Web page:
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Tips for working from home during COVID-19

Whether you’re new to working from home or a seasoned pro, a good routine, a smart workspace setup and healthy boundaries can make working from home smoother and more productive. Try these tips from Piedmont Employee Wellbeing wellness coordinators Chris Moore, EP-C, EIM2, CMFFD, and Lauren Seale, M.Ed., CHES.

Create a daily routine

A morning routine can help you get in the right mindset for your workday, say Moore and Seale. Try to get up at the same time each day, shower, get dressed, eat a healthy breakfast and start working on your most important task first.

I’ve found maintaining my regular workday morning routine while remote puts me in the right state of mind,” says Moore.

Maximize your workspace

Whether you have a home office or a corner of the kitchen table, it’s important to have a designated workspace, so you have a separation between your “living” and “work” areas.

Your workspace should also be as private as possible. If you don’t have a room with a door, consider working in an area of the home that gets the least foot traffic.

Good ergonomics are also essential to reducing neck, shoulder, back and wrist pain. Check out these tips to ensure your desk doesn’t become a pain in the neck.

“Ultimately, I think the space should be comfortable and convenient,” says Moore. “The moment you are uncomfortable or inconvenienced because of noise, temperature, hunger or the inability to find a pen or your laptop charger, you’re setting yourself up for a poor experience working from home.”

Take regular breaks

Getting away from your work area to stretch, take a walk, get fresh air or eat lunch can help you recharge and be more productive.

“Locking yourself in a room with your eyes glued to a monitor leads to burnout fast,” says Moore. “Much like a regular workday, you have those little breaks or welcomed distractions like stopping to chat with co-workers. Working from home, you now have to make the concerted effort to step away from work for a moment and recharge. I like to step outside to get some sun and fresh air or sit with my son for a moment. Afterward, I’m back to work feeling more refreshed and motivated to get back to work.”

Communicate regularly

A successful remote working experience requires frequent communication and clear expectations. Ask your manager how often he or she would like you to check in. While you don’t need to check your email or phone every five minutes, do your best to return emails or phone calls promptly during the workday.

Communication is very important and that much more important when you aren’t around your team often,” says Moore. “I think the level and means of contact depend on what is best for the team. For example, a large, collaborative project may demand more frequent connections, while smaller, solo projects don’t. Connecting with your team, especially your supervisor, should be done with some regularity to offer support and ensure what you’re doing aligns with the overall vision for the team.”

Maintain connections

While it’s essential to practice social distancing right now, you can still connect with colleagues through video chat, text, email and phone calls. Do your best to keep conversations positive since most people are feeling stress and uncertainty these days.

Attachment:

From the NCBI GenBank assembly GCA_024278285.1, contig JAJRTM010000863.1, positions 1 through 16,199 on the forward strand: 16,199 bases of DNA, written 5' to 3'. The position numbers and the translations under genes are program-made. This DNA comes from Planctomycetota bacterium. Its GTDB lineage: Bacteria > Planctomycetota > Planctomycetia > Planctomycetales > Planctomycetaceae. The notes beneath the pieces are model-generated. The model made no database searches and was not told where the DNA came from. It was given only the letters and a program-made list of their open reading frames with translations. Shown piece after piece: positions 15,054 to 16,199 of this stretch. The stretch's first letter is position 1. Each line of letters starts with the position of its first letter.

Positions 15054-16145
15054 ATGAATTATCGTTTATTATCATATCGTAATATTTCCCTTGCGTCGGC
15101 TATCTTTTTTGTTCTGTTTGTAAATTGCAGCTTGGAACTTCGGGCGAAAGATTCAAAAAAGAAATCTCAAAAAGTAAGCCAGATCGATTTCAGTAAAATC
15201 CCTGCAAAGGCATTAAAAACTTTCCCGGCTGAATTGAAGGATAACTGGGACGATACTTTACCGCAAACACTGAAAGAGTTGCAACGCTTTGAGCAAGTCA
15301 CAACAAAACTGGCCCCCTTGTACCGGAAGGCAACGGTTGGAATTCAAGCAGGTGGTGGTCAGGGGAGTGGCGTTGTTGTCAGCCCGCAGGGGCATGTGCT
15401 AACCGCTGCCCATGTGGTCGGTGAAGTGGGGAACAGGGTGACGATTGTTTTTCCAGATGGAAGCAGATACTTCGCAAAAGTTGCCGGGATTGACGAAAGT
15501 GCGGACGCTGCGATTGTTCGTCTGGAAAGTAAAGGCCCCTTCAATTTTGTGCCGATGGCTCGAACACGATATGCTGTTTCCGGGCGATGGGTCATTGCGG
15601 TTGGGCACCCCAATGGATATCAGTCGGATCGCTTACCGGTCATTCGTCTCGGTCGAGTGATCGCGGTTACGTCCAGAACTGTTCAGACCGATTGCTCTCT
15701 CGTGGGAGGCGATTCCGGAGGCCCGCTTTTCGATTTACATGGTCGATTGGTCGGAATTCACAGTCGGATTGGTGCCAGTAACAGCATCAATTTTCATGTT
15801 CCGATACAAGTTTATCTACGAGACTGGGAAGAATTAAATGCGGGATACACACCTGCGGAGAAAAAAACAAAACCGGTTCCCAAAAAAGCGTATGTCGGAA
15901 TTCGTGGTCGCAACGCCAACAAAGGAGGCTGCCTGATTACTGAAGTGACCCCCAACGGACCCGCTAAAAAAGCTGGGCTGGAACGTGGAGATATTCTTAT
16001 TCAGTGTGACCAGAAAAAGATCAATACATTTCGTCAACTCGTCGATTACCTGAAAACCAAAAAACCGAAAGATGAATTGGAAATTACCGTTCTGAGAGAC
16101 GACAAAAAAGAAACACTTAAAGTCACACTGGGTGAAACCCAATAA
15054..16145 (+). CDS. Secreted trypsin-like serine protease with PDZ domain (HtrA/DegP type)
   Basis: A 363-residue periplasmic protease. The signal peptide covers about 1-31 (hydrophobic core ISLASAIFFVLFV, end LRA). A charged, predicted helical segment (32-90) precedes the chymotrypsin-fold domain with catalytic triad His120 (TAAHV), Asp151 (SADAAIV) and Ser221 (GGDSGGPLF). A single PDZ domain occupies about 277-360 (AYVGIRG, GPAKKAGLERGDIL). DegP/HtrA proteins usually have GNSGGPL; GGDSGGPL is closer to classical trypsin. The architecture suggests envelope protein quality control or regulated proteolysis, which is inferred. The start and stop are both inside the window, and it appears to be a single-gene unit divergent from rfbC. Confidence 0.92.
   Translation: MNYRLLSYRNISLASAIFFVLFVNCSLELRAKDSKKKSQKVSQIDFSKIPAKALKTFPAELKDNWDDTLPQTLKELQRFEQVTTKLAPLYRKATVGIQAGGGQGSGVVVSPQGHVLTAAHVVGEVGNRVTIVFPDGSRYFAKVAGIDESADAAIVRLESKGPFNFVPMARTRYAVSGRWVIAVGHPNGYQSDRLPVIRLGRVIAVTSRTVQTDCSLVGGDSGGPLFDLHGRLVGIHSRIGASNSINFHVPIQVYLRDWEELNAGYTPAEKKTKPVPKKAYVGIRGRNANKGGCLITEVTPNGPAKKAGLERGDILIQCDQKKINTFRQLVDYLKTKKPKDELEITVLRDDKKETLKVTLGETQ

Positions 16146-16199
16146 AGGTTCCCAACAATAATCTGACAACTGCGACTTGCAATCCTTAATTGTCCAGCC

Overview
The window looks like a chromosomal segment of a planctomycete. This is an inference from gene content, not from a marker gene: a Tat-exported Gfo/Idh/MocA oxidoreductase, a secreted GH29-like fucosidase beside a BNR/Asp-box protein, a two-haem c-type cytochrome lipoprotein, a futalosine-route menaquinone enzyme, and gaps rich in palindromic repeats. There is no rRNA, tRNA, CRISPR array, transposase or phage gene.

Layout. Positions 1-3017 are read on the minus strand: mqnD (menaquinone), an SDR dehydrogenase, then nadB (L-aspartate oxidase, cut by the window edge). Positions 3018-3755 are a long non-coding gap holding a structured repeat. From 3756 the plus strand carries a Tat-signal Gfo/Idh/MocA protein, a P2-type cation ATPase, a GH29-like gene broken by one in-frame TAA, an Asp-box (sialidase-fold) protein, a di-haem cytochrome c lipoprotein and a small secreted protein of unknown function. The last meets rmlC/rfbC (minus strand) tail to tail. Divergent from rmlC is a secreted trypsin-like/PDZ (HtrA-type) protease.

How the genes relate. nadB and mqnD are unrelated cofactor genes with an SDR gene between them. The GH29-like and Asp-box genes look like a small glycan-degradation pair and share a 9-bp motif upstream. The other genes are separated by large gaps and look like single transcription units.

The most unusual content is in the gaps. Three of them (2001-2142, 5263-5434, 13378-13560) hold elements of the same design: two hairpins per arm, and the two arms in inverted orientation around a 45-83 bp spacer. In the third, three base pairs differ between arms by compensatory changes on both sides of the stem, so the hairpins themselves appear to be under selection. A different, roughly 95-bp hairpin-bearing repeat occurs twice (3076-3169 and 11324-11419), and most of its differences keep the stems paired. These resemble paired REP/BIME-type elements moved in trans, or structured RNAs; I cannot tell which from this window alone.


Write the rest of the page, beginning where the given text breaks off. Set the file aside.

Set healthy boundaries

When you work from home, the lines between your personal life and work life can blur. Do your best to stay focused on work during your work hours and then unplug during your “off” hours to spend time with your family, rest and recharge.

“It’s easy to forget what day it is, so I find it helpful to make a schedule for the kids during the school week,” says Seale. “If I have commitments or meetings throughout the day, I try to arrange their schedule to match those commitments. Then, the weekend is our time for fun and relaxation.”

Working from home with kids

If you are working from home with kids, try these tips:

  • Communicate your expectations. Let your older kids know when you need uninterrupted work time. If possible, close your door or ask them to read or watch TV in another room.

  • Trade childcare duties with your partner. If you have very young children, you and your partner could consider trading childcare duties. One of you could work from 6 a.m. to noon and the other from noon to 6 p.m.

  • Squeeze in work when you can. You could schedule important calls during naptime and then log some additional work time after your child goes to bed.

  • Use screen time strategically. The more your children consume video games, TV and movies, the more difficult it can be to keep them entertained. Consider saving favorite toys, entertainment or activities for times when you need the most peace and quiet, such as during a conference call.

  • Cut yourself some slack. Your kids may get more screen time than you’d like right now and that’s fine. You can return to your normal boundaries when the pandemic is over.

  • Give your children some choices. “It's important to give children choices when you can,” says Seale. “When children have some control over their choices, they feel respected and are often more agreeable. By letting them choose which tasks to complete first each day, they may feel more at ease and less anxious about their assignments. Frequent breaks are also imperative to everyone’s productivity.”

  • Take breaks as a family. “Everyone could have time allotted for work and school projects, but you can all take a break as a family as well,” says Moore. “Again, allowing yourself those breaks helps to recharge your batteries, but also maintain that connection with your kids no matter their age.”

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